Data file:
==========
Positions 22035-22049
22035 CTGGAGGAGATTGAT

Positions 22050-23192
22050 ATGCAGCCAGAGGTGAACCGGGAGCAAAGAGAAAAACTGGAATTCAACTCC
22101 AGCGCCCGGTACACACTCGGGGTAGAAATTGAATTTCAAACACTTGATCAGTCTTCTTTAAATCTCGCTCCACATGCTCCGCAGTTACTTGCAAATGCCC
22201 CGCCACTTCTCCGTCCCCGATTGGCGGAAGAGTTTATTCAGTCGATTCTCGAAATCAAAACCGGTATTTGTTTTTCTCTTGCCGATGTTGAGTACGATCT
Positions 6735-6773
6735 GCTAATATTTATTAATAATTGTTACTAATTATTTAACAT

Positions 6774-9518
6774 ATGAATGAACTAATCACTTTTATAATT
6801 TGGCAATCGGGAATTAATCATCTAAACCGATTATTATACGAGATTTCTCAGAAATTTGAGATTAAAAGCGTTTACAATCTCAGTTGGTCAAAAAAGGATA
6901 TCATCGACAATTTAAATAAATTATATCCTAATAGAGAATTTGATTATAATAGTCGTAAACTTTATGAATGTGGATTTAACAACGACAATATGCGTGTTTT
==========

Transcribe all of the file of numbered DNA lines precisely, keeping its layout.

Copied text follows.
Positions 22035-22049
22035 CTGGAGGAGATTGAT

Positions 22050-23192
22050 ATGCAGCCAGAGGTGAACCGGGAGCAAAGAGAAAAACTGGAATTCAACTCC
22101 AGCGCCCGGTACACACTCGGGGTAGAAATTGAATTTCAAACACTTGATCAGTCTTCTTTAAATCTCGCTCCACATGCTCCGCAGTTACTTGCAAATGCCC
22201 CGCCACTTCTCCGTCCCCGATTGGCGGAAGAGTTTATTCAGTCGATTCTCGAAATCAAAACCGGTATTTGTTTTTCTCTTGCCGATGTTGAGTACGATCT
Positions 6735-6773
6735 GCTAATATTTATTAATAATTGTTACTAATTATTTAACAT

Positions 6774-9518
6774 ATGAATGAACTAATCACTTTTATAATT
6801 TGGCAATCGGGAATTAATCATCTAAACCGATTATTATACGAGATTTCTCAGAAATTTGAGATTAAAAGCGTTTACAATCTCAGTTGGTCAAAAAAGGATA
6901 TCATCGACAATTTAAATAAATTATATCCTAATAGAGAATTTGATTATAATAGTCGTAAACTTTATGAATGTGGATTTAACAACGACAATATGCGTGTTTT